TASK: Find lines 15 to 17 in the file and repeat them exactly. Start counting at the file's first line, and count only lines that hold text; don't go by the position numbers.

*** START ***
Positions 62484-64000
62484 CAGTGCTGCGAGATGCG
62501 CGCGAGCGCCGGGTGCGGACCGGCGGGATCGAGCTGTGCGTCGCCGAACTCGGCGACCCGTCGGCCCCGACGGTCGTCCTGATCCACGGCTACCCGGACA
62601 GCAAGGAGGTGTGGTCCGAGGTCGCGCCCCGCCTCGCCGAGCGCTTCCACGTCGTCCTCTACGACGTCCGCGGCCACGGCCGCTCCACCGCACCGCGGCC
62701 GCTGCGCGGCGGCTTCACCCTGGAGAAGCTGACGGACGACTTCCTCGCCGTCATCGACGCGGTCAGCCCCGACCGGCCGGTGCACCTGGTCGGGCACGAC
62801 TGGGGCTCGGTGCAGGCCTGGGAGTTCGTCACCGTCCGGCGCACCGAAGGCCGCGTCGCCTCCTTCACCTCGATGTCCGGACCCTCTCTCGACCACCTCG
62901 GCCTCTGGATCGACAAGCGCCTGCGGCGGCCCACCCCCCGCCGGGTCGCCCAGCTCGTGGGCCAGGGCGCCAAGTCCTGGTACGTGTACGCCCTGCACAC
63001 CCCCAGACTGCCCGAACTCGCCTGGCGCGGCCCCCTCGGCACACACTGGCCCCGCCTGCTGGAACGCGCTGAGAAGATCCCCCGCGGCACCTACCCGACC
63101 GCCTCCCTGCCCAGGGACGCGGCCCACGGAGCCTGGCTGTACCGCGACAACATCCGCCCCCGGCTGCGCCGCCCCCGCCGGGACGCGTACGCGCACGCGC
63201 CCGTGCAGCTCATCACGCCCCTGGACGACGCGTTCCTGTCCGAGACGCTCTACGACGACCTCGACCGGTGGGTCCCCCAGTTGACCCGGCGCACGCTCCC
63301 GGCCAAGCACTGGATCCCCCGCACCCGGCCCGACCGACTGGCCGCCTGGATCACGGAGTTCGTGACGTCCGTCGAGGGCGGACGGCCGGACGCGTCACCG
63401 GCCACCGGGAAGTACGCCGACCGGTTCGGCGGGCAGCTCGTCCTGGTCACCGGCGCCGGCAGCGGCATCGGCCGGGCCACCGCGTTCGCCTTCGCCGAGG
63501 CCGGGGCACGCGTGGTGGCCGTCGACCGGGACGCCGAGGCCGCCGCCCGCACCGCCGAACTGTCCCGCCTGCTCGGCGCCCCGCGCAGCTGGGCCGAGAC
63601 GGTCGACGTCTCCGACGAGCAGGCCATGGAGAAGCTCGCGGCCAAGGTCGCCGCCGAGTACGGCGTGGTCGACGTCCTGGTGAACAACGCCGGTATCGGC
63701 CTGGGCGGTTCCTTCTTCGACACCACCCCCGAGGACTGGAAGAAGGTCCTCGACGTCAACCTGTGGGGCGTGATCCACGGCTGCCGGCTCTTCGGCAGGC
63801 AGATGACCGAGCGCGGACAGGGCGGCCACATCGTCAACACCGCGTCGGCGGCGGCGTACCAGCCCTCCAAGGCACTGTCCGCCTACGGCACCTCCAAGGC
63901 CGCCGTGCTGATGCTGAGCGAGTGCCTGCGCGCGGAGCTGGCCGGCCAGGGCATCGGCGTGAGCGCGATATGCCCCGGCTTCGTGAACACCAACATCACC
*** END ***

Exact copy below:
63701 CTGGGCGGTTCCTTCTTCGACACCACCCCCGAGGACTGGAAGAAGGTCCTCGACGTCAACCTGTGGGGCGTGATCCACGGCTGCCGGCTCTTCGGCAGGC
63801 AGATGACCGAGCGCGGACAGGGCGGCCACATCGTCAACACCGCGTCGGCGGCGGCGTACCAGCCCTCCAAGGCACTGTCCGCCTACGGCACCTCCAAGGC
63901 CGCCGTGCTGATGCTGAGCGAGTGCCTGCGCGCGGAGCTGGCCGGCCAGGGCATCGGCGTGAGCGCGATATGCCCCGGCTTCGTGAACACCAACATCACC